Cyclin-dependent kinase inhibitor Dinaciclib (SCH727965) inhibits pancreatic cancer growth and progression in murine xenograft models

 Abstract

Pancreatic cancer is one of the most lethal of human malignancies, and potent therapeutic options are lacking. Inhibition of cell cycle progression through pharmacological blockade of cyclin-dependent kinases (CDK) has been suggested as a potential treatment option for human cancers with deregulated cell cycle control. Dinaciclib (SCH727965) is a novel small molecule multi-CDK inhibitor with low nanomolar potency against CDK1, CDK2, CDK5 and CDK9 that has shown favorable toxicity and efficacy in preliminary mouse experiments, and has been well tolerated in Phase I clinical trials. In the current study, the therapeutic efficacy of SCH727965 on human pancreatic cancer cells was tested using in vitro and in vivo model systems. Treatment with SCH727965 significantly reduced in vitro cell growth, motility and colony formation in soft agar of MIAPaCa-2 and Pa20C cells. These phenotypic changes were accompanied by marked reduction of phosphorylation of Retinoblastoma (Rb) and reduced activation of RalA. Single agent therapy with SCH727965 (40 mg/kg i.p. twice weekly) for 4 weeks significantly reduced subcutaneous tumor growth in 10/10 (100%) of tested low-passage human pancreatic cancer xenografts. Treatment of low passage pancreatic cancer xenografts with a combination of SCH727965 and gemcitabine was significantly more effective than either agent alone. Gene Set Enrichment Analysis identified overrepresentation of the Notch and Transforming Growth Factor-beta (TGF-beta) signaling pathways in the xenografts least responsive to SCH727965 treatment. Treatment with the cyclin-dependent kinase inhibitor SCH727965 alone or in combination is a highly promising novel experimental therapeutic strategy against pancreatic cancer.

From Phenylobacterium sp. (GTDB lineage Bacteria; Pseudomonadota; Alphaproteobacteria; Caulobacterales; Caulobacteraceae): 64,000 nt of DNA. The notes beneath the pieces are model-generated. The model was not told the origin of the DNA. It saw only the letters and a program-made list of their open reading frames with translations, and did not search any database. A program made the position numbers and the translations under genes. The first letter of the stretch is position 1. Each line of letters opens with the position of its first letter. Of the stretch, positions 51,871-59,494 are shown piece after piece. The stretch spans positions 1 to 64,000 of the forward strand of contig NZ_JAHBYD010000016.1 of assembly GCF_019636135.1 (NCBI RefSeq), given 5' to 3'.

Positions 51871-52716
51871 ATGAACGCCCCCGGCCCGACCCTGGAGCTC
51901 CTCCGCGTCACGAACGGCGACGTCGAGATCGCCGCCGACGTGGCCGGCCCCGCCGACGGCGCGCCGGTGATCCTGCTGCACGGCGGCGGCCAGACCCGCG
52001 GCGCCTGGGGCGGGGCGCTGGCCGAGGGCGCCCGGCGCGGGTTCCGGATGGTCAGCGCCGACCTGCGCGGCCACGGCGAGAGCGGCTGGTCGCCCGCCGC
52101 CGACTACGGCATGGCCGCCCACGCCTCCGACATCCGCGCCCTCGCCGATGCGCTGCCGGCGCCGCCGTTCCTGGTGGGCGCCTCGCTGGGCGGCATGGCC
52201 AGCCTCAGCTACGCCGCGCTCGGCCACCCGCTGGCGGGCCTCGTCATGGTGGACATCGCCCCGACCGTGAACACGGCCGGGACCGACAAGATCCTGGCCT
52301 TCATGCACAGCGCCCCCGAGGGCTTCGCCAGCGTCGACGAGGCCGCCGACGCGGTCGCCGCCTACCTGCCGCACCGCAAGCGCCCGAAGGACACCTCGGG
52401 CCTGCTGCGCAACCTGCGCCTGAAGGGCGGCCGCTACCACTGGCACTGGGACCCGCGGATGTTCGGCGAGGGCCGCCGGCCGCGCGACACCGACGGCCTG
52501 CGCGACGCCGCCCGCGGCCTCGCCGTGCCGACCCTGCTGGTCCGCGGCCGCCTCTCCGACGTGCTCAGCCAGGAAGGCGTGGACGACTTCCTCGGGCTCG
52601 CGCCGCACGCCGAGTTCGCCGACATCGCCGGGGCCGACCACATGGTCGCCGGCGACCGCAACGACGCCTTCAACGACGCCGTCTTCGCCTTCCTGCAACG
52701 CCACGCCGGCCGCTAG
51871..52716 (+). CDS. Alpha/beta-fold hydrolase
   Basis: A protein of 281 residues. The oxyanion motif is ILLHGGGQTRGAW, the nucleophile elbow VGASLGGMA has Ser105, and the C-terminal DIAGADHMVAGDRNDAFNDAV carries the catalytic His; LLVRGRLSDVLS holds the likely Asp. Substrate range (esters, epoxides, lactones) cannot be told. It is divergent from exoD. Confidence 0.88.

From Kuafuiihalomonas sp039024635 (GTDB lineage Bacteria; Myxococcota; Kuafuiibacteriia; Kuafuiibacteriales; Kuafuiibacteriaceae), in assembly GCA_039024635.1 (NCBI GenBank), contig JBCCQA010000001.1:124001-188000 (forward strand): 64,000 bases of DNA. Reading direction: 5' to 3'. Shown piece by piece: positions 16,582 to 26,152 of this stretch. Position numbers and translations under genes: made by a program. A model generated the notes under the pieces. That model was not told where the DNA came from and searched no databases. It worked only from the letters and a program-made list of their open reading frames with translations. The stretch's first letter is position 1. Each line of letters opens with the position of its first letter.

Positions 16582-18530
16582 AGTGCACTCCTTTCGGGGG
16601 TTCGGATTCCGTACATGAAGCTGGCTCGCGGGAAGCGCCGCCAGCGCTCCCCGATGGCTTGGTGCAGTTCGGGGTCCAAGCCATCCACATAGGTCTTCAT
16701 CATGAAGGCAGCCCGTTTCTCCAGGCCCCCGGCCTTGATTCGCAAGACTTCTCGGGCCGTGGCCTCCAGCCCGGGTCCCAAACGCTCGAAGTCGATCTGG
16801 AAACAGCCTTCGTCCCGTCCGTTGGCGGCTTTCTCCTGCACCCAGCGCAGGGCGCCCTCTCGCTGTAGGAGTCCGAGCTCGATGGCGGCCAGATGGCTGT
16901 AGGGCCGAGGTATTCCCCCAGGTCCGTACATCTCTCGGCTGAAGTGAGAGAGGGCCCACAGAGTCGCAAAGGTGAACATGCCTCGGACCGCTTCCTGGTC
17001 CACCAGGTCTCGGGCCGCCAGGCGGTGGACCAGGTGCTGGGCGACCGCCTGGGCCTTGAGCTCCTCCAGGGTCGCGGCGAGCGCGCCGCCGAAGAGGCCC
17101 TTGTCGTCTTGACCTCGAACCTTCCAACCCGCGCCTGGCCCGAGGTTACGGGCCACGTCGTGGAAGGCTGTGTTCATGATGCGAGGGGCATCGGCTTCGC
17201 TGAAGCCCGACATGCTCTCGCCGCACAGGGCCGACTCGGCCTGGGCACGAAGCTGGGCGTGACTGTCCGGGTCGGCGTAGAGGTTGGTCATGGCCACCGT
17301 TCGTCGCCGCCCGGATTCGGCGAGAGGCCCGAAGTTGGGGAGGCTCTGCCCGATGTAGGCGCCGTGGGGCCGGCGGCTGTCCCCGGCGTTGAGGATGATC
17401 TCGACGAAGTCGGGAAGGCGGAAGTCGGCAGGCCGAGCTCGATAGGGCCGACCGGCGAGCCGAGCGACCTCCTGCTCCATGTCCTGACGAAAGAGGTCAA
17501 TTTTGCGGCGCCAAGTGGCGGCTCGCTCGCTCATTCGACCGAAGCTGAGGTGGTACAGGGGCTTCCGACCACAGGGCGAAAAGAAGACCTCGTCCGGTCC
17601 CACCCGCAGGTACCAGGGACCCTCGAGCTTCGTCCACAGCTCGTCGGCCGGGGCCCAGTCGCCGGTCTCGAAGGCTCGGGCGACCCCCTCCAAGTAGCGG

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Pages
598 - 609
doi
10.4161/cbt.12.7.16475
Type
Research Paper
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Cyclin-dependent kinase inhibitor Dinaciclib (SCH727965) inhibits pancreatic cancer growth and progression in murine xenograft models